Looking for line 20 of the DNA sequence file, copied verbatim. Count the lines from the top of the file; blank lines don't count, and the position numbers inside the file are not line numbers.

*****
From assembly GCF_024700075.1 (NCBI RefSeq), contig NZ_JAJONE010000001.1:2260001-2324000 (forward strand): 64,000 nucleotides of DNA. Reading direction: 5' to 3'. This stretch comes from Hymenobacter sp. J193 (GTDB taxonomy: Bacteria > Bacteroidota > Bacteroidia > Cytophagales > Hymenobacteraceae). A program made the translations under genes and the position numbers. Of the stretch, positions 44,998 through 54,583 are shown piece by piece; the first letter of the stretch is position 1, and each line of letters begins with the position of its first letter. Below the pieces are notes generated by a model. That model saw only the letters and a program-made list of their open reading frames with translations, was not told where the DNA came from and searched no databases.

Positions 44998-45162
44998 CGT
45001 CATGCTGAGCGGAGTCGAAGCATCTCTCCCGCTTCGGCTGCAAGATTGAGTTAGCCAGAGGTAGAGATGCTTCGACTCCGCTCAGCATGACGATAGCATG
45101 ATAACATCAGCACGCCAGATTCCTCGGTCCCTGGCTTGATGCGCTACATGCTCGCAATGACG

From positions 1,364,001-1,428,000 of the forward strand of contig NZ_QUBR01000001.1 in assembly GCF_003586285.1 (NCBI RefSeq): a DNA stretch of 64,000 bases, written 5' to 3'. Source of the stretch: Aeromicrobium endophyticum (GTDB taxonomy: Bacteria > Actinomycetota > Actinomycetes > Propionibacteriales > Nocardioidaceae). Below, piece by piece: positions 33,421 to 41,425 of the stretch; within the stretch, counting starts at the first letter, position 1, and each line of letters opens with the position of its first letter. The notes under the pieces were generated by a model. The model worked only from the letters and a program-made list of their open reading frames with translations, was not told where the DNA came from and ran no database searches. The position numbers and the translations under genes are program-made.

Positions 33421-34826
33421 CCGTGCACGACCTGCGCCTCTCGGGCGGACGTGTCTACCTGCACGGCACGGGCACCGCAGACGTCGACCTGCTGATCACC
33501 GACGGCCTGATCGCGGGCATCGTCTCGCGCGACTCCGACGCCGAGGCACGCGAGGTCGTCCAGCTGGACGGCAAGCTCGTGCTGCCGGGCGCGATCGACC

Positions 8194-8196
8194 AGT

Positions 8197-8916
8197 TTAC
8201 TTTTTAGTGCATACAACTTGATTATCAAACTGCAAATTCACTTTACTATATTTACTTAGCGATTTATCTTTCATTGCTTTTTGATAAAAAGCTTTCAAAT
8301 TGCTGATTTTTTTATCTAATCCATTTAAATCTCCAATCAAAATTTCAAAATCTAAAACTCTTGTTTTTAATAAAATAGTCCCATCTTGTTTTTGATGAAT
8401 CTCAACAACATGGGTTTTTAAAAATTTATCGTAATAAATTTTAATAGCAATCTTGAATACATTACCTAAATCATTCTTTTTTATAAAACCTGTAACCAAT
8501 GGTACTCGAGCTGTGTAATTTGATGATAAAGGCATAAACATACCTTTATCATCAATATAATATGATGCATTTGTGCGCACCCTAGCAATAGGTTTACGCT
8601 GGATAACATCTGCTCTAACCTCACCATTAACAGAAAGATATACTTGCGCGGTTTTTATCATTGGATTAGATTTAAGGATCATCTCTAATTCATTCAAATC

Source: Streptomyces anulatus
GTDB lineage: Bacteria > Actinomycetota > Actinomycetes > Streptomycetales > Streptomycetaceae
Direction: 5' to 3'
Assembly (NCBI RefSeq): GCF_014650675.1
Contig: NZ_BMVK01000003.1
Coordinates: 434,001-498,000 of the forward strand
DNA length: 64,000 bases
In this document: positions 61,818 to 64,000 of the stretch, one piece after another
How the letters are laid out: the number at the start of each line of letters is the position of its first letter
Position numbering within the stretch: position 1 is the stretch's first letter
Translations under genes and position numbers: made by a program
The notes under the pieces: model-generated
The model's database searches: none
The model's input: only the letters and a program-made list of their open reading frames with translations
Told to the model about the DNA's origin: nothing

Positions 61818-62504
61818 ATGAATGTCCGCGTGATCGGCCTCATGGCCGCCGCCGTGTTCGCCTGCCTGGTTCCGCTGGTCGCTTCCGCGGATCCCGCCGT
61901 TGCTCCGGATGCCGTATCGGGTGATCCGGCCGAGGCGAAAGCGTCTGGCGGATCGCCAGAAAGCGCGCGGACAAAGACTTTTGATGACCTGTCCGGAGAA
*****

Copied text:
GTDB lineage: Bacteria > Actinomycetota > Actinomycetes > Streptomycetales > Streptomycetaceae